It seems clear that Troy and Stynes didn’t want to become embroiled in conflict with Howe’s gang, when they refused to assist the trio guard their captive bushrangers: many settlers made deals to supply Howe's gang in return for immunity from stock theft. It appears Troy and Stynes had come to the same agreement with Howe, but their blackmailers didn't consider their support generous enough, as another part of Broughton's letter to Macquarie explains:
Nothing I think will point out more clearly the want of energy on the part of the Government of this Colony (if so it can be called) than that of suffering Six wretched Men to form themselves into a Banditti and rove about to the great annoyance of the honest and industrious Settler, for it is the honest and industrious, and such as are inimical to their lawless views, that are the marked objects. Poor Stanfield was the other day stripped of every thing he had, the value of which could not be replaced with £200. Staines and Troy, two Settlers, were also robbed about the same time, but 'tis currently reported that these two Men have been in the habit of receiving from the bush rangers, and that, having been disappointed in the Promises made by Staines and Troy, they took the liberty of Paying themselves: how true, or what foundation there may be for such a report I know not, but 'tis evident that these fellows are assisted by many of the Settlers; indeed I sometimes think they are encouraged by those, who wished to justify the necessity there was of establishing Marshal Law.9
When Troy and Stynes lost a ‘flock of upwards of 700’ sheep in James Goodwin’s care three years later, their attitude towards stock theft had hardened considerably. In 1817 the following notice appeared in the Hobart Town Gazette, and this time the partners took immediate action:
OFFENCES. - Some very considerable depredations on sheep have been lately committed. A flock of upwards of 700, belonging to Messrs. STINES and TROY of the Coal River, were driven off last week, and 120 of Mr. EDWARD LORD'S; and others have been missing. Some notorious characters in the neighbourhood of those flocks, who had been frequently charged with and and suspected of stealing sheep, were taken up on suspicion; and part of the flock of Messrs. Stines and Troy were traced and found in the posession of John Bentley, a settler at Clarence Plains.10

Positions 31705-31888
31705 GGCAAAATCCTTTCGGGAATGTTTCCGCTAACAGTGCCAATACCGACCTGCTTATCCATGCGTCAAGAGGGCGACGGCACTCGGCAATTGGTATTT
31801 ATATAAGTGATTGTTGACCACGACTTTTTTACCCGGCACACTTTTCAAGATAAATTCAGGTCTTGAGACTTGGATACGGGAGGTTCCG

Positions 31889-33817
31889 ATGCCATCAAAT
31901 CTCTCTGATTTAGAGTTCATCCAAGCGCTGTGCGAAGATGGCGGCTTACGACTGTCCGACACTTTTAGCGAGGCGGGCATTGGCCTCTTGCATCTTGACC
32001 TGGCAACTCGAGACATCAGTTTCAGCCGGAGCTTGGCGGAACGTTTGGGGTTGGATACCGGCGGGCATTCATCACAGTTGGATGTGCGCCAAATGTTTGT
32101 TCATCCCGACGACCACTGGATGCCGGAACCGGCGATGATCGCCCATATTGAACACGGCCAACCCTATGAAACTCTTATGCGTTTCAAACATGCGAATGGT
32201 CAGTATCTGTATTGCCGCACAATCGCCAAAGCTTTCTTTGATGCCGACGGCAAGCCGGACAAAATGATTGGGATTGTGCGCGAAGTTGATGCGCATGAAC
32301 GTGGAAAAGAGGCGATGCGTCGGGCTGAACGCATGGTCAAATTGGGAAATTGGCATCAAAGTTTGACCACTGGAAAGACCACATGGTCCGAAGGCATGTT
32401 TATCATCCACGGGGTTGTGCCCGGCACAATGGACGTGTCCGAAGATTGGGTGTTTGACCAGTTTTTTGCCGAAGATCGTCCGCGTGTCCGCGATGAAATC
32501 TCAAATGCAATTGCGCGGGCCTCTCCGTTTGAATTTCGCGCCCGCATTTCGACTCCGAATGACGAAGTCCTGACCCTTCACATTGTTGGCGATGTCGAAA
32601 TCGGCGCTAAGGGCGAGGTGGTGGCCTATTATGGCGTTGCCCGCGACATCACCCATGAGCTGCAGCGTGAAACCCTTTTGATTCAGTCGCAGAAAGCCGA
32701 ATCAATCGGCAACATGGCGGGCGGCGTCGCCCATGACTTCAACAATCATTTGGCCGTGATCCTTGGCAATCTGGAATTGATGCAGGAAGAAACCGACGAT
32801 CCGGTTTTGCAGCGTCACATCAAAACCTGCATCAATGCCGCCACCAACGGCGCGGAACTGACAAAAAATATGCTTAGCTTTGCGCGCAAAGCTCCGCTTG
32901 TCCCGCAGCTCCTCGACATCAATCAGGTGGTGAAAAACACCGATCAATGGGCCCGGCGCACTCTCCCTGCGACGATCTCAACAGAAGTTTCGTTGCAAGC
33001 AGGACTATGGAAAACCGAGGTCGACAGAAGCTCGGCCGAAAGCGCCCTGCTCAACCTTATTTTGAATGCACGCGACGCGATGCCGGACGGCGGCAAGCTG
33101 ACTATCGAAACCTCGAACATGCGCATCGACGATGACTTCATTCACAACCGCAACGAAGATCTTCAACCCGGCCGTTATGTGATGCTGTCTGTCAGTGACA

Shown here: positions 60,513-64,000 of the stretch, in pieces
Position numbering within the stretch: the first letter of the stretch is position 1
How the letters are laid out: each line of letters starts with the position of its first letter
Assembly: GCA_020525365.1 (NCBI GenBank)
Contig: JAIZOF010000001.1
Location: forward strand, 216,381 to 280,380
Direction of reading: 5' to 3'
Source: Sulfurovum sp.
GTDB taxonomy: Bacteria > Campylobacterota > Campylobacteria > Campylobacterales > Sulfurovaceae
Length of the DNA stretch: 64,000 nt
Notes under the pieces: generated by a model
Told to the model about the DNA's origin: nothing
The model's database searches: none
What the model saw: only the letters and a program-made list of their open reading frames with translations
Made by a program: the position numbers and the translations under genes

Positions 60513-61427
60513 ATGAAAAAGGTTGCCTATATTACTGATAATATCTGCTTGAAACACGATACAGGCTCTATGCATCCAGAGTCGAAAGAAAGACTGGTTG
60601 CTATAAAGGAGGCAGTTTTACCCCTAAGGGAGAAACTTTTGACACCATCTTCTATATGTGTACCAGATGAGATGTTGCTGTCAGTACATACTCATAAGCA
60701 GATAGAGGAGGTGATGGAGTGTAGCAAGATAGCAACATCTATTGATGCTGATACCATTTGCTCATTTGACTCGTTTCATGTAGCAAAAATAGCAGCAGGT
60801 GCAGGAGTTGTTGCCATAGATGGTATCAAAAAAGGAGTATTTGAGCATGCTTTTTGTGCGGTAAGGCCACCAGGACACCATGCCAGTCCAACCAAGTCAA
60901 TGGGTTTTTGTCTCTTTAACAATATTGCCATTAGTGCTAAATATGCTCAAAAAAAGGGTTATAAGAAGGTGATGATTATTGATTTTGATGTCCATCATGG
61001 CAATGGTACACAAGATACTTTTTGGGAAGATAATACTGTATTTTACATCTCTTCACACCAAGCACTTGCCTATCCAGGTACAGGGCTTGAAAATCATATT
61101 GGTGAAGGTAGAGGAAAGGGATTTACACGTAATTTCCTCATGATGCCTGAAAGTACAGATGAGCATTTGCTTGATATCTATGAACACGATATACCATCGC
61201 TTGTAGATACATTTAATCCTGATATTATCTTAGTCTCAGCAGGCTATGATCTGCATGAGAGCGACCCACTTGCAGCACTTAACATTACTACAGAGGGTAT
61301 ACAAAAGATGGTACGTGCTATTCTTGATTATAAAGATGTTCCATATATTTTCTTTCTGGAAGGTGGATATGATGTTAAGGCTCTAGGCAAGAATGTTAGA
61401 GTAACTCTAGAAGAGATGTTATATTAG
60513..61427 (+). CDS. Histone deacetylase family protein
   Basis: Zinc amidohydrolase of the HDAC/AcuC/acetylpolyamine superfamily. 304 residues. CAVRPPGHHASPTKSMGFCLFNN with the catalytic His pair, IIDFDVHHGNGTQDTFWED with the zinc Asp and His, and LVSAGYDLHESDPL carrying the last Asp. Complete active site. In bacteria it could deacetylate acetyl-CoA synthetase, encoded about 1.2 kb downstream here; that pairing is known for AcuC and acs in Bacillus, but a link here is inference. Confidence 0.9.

Soon these two ‘notorious characters’, William Trimm and John Brown, were in custody, though not John Bentley. He remained free until he arrived in Sydney: possibly his free status, coupled with a hitherto unblemished record in V.D.L. were judged sufficient to allow him to travel as "innocent before proven guilty". By a strange coincidence, James Goodwin’s sister Elizabeth was employed by Bentley as a shepherdess, at just fourteen years of age. Bentley had been transported on the Neptune, which arrived in Sydney in 1790, and was living on Norfolk Island with the Goodwins as early as 1799, so James and Elizabeth had probably known him since they were young children. He left Norfolk Island on the Estramina six months after the Goodwins, on June 5, 1808, and received his first grant in V.D.L. in the name of Joseph Bentley, a mere block away from James and Elizabeth's family at Ralphs Bay: his title was formalised in 1813. 11 (See map on Van Diemen's Land page.) Trimm too had close connections to James and Elizabeth, as he had arrived in V.D.L. on the Calcutta with their brother-in-law, Benjamin Briscoe, who was married to their sister Sarah.